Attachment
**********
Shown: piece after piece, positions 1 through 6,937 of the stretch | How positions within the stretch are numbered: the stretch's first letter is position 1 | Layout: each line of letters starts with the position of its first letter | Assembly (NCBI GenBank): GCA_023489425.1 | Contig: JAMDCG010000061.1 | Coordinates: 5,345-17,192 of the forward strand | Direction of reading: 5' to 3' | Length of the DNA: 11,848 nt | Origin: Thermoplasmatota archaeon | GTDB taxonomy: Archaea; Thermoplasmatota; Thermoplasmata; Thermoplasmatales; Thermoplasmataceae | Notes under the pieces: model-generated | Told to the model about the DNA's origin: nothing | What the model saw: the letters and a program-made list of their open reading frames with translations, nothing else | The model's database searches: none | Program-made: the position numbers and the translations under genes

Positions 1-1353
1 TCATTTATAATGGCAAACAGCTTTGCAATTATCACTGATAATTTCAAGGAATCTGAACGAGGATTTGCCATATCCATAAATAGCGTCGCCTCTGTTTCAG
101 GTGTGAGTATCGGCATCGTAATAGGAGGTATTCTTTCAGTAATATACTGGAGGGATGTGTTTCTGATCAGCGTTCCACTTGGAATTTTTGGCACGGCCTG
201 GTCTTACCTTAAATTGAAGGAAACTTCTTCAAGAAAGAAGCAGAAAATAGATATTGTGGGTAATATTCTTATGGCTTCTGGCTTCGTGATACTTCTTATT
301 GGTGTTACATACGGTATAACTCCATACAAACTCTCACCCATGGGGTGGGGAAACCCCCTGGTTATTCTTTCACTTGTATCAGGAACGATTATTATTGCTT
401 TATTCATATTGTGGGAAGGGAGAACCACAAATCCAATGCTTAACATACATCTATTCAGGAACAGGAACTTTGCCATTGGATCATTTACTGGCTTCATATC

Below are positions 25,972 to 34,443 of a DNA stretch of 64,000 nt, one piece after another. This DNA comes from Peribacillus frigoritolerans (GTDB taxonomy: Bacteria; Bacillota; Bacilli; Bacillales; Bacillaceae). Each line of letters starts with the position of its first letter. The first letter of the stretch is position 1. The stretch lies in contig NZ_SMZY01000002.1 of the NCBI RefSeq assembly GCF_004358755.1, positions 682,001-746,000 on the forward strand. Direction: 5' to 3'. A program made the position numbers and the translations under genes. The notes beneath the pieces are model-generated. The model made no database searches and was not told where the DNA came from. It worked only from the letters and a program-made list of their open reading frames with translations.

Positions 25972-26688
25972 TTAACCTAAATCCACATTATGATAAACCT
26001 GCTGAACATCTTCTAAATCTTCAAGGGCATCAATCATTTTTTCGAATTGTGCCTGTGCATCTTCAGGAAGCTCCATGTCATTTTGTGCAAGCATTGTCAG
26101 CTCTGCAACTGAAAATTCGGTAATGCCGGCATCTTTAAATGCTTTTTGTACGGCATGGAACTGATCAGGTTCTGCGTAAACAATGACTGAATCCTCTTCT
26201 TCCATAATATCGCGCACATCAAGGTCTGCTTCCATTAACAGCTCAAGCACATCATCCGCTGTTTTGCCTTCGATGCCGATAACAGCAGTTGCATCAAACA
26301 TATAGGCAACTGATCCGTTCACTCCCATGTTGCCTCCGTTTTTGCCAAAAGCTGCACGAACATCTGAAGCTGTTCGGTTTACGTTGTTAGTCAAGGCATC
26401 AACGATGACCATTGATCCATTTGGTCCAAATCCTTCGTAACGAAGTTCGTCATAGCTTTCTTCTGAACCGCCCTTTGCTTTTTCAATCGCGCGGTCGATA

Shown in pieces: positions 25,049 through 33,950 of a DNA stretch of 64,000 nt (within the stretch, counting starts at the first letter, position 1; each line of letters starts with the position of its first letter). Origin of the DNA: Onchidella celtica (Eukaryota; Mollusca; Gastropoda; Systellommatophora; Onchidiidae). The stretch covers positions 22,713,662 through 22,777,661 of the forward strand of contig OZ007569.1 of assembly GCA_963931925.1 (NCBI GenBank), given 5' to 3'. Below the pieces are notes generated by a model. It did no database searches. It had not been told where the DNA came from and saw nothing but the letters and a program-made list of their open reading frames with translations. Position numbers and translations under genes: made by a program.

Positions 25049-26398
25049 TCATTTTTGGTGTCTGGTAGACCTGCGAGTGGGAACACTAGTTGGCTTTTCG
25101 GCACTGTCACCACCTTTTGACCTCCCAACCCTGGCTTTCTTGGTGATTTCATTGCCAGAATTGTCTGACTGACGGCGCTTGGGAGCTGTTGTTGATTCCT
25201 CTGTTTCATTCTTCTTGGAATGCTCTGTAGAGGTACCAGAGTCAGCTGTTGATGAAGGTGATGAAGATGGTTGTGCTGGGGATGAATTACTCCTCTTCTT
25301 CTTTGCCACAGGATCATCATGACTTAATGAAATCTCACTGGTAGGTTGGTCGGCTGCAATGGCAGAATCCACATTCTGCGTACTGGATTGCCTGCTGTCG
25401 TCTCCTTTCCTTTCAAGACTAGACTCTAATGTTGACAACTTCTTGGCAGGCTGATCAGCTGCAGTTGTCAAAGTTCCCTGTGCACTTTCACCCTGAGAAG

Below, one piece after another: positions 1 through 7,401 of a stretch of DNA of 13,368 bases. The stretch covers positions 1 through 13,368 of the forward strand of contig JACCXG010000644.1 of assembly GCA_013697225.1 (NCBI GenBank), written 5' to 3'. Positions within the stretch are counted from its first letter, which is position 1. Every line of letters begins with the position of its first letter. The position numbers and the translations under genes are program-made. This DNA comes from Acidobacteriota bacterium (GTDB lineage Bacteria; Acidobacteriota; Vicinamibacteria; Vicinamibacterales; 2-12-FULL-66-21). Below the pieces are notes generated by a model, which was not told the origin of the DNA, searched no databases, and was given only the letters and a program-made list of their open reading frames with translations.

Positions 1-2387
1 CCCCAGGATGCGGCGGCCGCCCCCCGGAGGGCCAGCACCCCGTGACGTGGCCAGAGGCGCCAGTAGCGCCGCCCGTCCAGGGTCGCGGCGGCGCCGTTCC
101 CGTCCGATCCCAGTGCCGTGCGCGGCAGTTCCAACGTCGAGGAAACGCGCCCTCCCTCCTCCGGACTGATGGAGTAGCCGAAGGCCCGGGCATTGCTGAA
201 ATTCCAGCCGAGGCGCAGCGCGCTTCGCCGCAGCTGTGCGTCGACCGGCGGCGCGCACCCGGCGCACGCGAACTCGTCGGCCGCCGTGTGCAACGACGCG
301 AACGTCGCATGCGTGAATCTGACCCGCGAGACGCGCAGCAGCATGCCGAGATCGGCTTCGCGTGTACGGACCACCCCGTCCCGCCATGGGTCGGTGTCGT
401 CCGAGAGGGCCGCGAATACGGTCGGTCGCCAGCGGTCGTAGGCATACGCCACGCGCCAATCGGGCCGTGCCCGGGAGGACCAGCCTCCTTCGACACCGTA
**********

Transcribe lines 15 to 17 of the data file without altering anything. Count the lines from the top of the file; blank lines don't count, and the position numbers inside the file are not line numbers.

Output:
26401 AACGATGACCATTGATCCATTTGGTCCAAATCCTTCGTAACGAAGTTCGTCATAGCTTTCTTCTGAACCGCCCTTTGCTTTTTCAATCGCGCGGTCGATA

Shown in pieces: positions 25,049 through 33,950 of a DNA stretch of 64,000 nt (within the stretch, counting starts at the first letter, position 1; each line of letters starts with the position of its first letter). Origin of the DNA: Onchidella celtica (Eukaryota; Mollusca; Gastropoda; Systellommatophora; Onchidiidae). The stretch covers positions 22,713,662 through 22,777,661 of the forward strand of contig OZ007569.1 of assembly GCA_963931925.1 (NCBI GenBank), given 5' to 3'. Below the pieces are notes generated by a model. It did no database searches. It had not been told where the DNA came from and saw nothing but the letters and a program-made list of their open reading frames with translations. Position numbers and translations under genes: made by a program.

Positions 25049-26398